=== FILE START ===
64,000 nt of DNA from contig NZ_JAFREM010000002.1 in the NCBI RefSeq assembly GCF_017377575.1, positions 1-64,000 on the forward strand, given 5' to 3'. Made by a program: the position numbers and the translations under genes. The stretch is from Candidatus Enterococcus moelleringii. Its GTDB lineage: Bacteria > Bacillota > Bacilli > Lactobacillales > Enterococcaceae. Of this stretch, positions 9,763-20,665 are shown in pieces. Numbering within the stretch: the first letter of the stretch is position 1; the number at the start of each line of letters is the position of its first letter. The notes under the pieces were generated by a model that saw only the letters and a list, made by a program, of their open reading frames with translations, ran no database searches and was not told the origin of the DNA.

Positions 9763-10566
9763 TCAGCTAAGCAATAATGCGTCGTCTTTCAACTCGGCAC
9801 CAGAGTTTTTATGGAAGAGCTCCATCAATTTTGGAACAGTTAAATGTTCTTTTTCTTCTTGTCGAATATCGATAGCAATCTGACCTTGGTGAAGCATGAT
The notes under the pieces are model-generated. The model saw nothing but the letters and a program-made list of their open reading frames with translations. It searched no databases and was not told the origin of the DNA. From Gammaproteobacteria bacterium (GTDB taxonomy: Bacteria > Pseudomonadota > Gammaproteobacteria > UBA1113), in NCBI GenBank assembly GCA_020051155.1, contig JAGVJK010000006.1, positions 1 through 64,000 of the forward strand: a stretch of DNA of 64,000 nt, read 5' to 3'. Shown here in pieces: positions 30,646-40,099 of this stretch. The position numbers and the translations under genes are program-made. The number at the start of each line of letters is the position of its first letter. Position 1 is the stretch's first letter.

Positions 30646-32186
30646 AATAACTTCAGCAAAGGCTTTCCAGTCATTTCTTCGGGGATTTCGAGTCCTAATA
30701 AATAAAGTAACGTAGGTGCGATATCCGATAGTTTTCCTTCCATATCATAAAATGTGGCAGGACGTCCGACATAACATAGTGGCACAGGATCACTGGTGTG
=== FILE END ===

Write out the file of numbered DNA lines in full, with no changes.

64,000 nt of DNA from contig NZ_JAFREM010000002.1 in the NCBI RefSeq assembly GCF_017377575.1, positions 1-64,000 on the forward strand, given 5' to 3'. Made by a program: the position numbers and the translations under genes. The stretch is from Candidatus Enterococcus moelleringii. Its GTDB lineage: Bacteria > Bacillota > Bacilli > Lactobacillales > Enterococcaceae. Of this stretch, positions 9,763-20,665 are shown in pieces. Numbering within the stretch: the first letter of the stretch is position 1; the number at the start of each line of letters is the position of its first letter. The notes under the pieces were generated by a model that saw only the letters and a list, made by a program, of their open reading frames with translations, ran no database searches and was not told the origin of the DNA.

Positions 9763-10566
9763 TCAGCTAAGCAATAATGCGTCGTCTTTCAACTCGGCAC
9801 CAGAGTTTTTATGGAAGAGCTCCATCAATTTTGGAACAGTTAAATGTTCTTTTTCTTCTTGTCGAATATCGATAGCAATCTGACCTTGGTGAAGCATGAT
The notes under the pieces are model-generated. The model saw nothing but the letters and a program-made list of their open reading frames with translations. It searched no databases and was not told the origin of the DNA. From Gammaproteobacteria bacterium (GTDB taxonomy: Bacteria > Pseudomonadota > Gammaproteobacteria > UBA1113), in NCBI GenBank assembly GCA_020051155.1, contig JAGVJK010000006.1, positions 1 through 64,000 of the forward strand: a stretch of DNA of 64,000 nt, read 5' to 3'. Shown here in pieces: positions 30,646-40,099 of this stretch. The position numbers and the translations under genes are program-made. The number at the start of each line of letters is the position of its first letter. Position 1 is the stretch's first letter.

Positions 30646-32186
30646 AATAACTTCAGCAAAGGCTTTCCAGTCATTTCTTCGGGGATTTCGAGTCCTAATA
30701 AATAAAGTAACGTAGGTGCGATATCCGATAGTTTTCCTTCCATATCATAAAATGTGGCAGGACGTCCGACATAACATAGTGGCACAGGATCACTGGTGTG